Innovation and changeDigital TransformationGovernment sets plan on harnessing new technologies

Government sets plan on harnessing new technologies

A new AI Guide, an online marketplace and Technology Innovation Strategy will focus on how government can harness the potential of new technologies

Minister for Implementation, Oliver Dowden, has set out plans detailing how new technologies can revolutionise public services.

Firstly, the Government Digital Service (GDS) and the Office for Artificial Intelligence (OAI) have published joint guidance on how to build and use artificial intelligence (AI) in the public sector.

Secondly, the Technology Innovation Strategy, which sets out the government’s approach to enabling widespread adoption of new technologies across the public sector, has also been announced through a policy paper.

Tech start-ups will also see a boost to their ability to win government contracts through the launch of Spark, a new online marketplace that provides a route into the public sector for companies offering innovative technologies.

Many digital transformation stories in public services have featured recently from the NHS, DfT, UK Police and local authorities. Government technology is being developed and used to address noise regulation, deliver Blue Badge Digital Service and develop cyber operations centres for MOD.

The application of AI in the UK is being done in difference areas like allowing people with disability to code and transforming healthcare.

New opportunities for AI

A guide to using artificial intelligence in the public sector covers how to assess if using AI will help you meet user needs. The new AI Guide will also help in determining how the public sector can best use AI and implement AI ethically, fairly and safely.

The guide will be used across government to help departments implement new opportunities for AI, such as how to make cancer diagnosis more reliable and reduce fraud, in an ethical and safe way.

It also brings together, for the first time, research on how artificial intelligence is already being used by the public sector to save money and improve services.

OAI, GDS, and The Alan Turing Institute (ATI) have partnered to produce guidance on how to use AI ethically and safely.

The guide also includes a collection of examples of how AI is being used by the public sector and elsewhere with case studies from Department for International Development, Department of Transport and prison reports, among others.

Digital, data and technology

The Government Technology Innovation Strategy sets out how government will prepare to use emerging technologies to build better public services.

It provides a framework for departments to use as they make plans for digital, data and technology ahead of the next spending review through the following three sections:

  1. People, establishing technical skills and creating innovative leaders and culture
  2. Process, which includes help with funding experimentation and innovative procurement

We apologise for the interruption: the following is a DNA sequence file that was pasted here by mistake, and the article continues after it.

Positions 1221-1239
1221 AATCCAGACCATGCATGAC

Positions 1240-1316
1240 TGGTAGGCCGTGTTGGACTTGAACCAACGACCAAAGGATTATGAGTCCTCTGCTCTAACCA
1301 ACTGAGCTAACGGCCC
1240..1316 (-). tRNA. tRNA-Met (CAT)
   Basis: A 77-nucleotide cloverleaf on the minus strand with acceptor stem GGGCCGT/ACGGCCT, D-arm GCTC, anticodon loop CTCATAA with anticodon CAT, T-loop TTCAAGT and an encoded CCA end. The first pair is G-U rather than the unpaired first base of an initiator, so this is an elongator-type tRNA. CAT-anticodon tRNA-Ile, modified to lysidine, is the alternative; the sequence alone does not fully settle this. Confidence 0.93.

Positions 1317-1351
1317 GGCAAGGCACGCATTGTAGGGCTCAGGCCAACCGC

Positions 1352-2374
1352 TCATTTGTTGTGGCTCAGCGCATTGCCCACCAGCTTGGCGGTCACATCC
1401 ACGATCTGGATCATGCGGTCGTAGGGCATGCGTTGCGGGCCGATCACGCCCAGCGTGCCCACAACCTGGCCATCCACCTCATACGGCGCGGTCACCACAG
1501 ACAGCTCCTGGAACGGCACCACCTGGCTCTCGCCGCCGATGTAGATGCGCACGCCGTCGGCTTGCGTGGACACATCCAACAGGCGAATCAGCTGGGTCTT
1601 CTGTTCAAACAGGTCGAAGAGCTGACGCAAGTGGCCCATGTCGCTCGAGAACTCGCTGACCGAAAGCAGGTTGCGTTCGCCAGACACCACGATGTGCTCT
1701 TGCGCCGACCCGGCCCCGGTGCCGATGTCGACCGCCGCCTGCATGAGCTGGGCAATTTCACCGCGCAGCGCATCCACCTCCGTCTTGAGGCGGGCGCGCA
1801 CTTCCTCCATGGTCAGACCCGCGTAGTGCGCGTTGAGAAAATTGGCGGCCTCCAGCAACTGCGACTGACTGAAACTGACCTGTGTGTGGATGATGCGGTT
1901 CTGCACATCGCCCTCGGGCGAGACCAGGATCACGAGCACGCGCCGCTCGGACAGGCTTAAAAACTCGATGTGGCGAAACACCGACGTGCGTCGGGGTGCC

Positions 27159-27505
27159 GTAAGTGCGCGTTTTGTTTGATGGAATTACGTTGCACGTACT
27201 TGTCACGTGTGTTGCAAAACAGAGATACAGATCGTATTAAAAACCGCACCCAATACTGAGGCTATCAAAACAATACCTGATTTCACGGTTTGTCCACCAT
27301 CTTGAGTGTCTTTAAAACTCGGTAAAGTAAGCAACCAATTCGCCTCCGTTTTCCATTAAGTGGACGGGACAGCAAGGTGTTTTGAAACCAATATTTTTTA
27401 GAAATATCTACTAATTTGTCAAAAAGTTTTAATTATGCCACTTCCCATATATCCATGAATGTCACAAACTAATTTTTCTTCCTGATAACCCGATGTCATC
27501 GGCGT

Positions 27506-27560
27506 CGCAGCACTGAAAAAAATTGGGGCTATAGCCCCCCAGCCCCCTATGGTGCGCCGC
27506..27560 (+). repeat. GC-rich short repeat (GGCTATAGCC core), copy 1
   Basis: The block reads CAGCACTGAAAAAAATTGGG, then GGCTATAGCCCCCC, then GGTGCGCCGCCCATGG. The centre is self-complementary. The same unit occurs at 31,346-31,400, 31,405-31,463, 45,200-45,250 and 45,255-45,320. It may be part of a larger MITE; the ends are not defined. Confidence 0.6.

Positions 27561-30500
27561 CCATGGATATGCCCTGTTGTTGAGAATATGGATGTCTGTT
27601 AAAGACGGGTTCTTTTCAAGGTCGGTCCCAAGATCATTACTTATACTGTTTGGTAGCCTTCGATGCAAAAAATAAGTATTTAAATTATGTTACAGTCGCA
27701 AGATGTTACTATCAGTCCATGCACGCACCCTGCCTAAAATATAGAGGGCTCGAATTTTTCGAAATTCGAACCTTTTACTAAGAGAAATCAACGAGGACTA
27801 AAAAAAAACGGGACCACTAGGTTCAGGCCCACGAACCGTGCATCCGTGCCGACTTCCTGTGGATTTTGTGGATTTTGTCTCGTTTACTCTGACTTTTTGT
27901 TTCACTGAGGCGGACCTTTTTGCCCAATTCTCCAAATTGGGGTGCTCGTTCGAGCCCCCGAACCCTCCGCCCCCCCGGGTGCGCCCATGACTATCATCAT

3. Data and technology, including accessing and sharing useful data, how we can tackle legacy technology and updating standards and guidance

Radical and Disruptive Innovation

Spark Dynamic Purchasing System (DPS) provides a range of emerging technology products including Iof T, AI  and automation, simulated environments, wearables and new improvements in security. Part of the Crown Commercial Service, the Technology Innovation Marketplace has been established to enable government and public sector to access new and emerging technology products.

There are a wide range of organisations on the marketplace interested in working with the public sector. Suppliers applying to join the marketplace need to demonstrate their ability to offer suitably innovative products through innovation that fits either a Radical Innovation or a Disruptive Innovation.

Harnessing technology to transform public services

In a speech at the start of London Tech Week on 10 June, Minister for Implementation, Oliver Dowden said: “The UK has led the world in harnessing technology to transform public services, but we cannot afford to sit back. Adoption of new technologies by the private sector is changing how people live their lives and the public sector has to pick up the pace to stay relevant.

“Artificial intelligence is already being used to identify rogue garages and improve prison safety, but government can go much further. New technologies like AI can deliver better services for less and I am determined that government is at the forefront of this revolution.

“Through initiatives like Spark, I also want to make it easier for start-ups and small businesses to deliver services for government so that we make the most of the UK’s thriving GovTech sector.”

Digital Secretary, Jeremy Wright said: “Artificial intelligence is already having a positive impact across society – from improving fraud detection to better and quicker diagnoses of medical conditions.

“The UK government has already been recognised as world-leading in its readiness for AI and we continue to push leaders across the public sector to recognise its impact in delivering more personalised and efficient experiences.

“Our newly appointed AI Council of industry experts will boost the growth and use of AI in the UK further by helping us to realise its full potential.”

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